There are points on the map where the Ohio River stops belonging to one state and becomes the official responsibility of another. But the river’s water, and the pollution that may flow within it, takes no notice of state borders.

Currently, an interstate commission in charge of managing the 981-mile Ohio River is considering rolling back longstanding pollution standards. It’s a move environmental groups say could have ruinous consequences for the Pittsburgh and much of the Midwest.

The Ohio River begins at the confluence of the Allegheny and Monongahela in Downtown Pittsburgh and flows through Ohio, West Virginia, Kentucky and Indiana, before merging with the Mississippi River in Cairo, Illinois. Streams and drainage from the river extend as far south as Tennessee and northern Georgia.

Since 1948, the Cincinnati-based Ohio River Valley Water Sanitation Commission, or ORSANCO, has set water quality and discharge standards for the river that supersede state and local laws.

The organization normally reviews and updates pollution standards every three years. But in June of this year, the commission signaled that they were ready to strike down their pollution guidelines altogether, essentially leaving it to different states to manage their portion of the river.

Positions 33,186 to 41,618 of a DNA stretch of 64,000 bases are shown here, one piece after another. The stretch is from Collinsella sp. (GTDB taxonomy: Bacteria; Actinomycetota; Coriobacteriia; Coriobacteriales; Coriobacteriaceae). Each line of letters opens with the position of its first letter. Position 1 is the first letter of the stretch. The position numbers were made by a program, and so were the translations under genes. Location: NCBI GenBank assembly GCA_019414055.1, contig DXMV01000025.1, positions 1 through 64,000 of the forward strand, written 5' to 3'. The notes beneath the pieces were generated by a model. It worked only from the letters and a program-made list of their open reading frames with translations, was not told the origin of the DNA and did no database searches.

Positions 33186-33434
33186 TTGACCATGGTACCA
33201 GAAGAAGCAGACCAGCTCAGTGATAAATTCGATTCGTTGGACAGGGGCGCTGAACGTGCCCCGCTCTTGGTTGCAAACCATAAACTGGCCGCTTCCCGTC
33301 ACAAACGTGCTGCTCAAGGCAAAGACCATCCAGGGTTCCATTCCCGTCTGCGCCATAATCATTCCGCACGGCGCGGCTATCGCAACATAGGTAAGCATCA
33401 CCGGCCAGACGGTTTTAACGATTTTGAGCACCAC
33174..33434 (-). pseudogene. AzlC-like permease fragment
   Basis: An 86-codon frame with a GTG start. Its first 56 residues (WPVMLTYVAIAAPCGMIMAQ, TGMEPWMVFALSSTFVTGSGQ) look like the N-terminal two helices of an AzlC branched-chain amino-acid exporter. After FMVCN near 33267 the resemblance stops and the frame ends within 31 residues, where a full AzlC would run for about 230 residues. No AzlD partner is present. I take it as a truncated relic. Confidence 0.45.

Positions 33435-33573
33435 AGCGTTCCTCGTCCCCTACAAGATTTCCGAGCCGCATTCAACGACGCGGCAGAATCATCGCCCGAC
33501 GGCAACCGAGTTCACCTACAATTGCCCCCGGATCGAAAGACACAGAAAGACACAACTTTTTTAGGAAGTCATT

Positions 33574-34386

While many expected a final vote to come this week, the commission announced on Oct. 4 that they would hold several more months of study and public comment.

The move was welcomed by local environmental experts, who say the multi-state guidelines are a key piece of protecting the health of the river.

“The standards in place do not constitute an unnecessary regulatory burden and rather provide certainty for regulated entities along the length of the Ohio River while providing protection of designated uses,” says Lauren Fraley, community relations coordinator for the Pennsylvania Department of Environmental Protection’s Pittsburgh office.

Changing the pollution control standards, Fraley says, “would cause a number of regulatory issues that are unique to Pennsylvania, which could lead to regulatory uncertainty and possible diminished water quality in the Ohio River.”

The DEP’s ORSANCO representative was unavailable for comment. But Fraley said the department supports the normal procedure of periodically reviewing and updating existing rules.

In Pittsburgh, the issue has implications for both public health and the local economy. As the health of our local rivers has steadily improved, the rehabilitation of riverfront property has played a critical role in the revitalization of communities all over the city. Polluted rivers could threaten that hard-won progress.

“Rolling back standards, in general, would shift the burden of developing protections to the respective states and the EPA,” says Steve Hvozdovich, PA campaigns director for Clean Water Action, based in Pittsburgh. “That can be problematic because you’d end up with a patchwork of protections that could range from good to bad and those bad ones that are lenient on polluters discharging into the river could create costly impacts to the health and water quality of river.”

ORSANCO will discuss the proposal at their February meeting in Covington, Kentucky.